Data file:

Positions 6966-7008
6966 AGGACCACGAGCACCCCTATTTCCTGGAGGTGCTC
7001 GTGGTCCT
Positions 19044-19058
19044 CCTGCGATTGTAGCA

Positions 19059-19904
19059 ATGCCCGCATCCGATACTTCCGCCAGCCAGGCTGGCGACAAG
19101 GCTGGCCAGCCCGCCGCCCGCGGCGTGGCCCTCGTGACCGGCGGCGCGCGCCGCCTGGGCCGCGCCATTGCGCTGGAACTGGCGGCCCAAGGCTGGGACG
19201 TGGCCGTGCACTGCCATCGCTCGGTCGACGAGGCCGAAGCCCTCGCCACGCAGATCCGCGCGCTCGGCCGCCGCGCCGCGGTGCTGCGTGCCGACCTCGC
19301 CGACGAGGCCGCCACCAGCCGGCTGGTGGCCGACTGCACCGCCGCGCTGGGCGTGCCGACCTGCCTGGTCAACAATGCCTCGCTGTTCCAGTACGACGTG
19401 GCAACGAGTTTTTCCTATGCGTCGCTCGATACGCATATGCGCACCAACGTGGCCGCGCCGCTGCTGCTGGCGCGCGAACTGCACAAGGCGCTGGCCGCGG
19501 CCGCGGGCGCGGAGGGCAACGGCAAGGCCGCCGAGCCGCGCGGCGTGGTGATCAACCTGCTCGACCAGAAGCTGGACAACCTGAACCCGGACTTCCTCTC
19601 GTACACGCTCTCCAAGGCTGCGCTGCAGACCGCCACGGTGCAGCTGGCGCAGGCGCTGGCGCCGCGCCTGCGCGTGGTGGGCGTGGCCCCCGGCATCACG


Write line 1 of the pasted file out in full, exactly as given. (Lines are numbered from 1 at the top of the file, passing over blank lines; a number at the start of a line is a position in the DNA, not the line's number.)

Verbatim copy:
Positions 6966-7008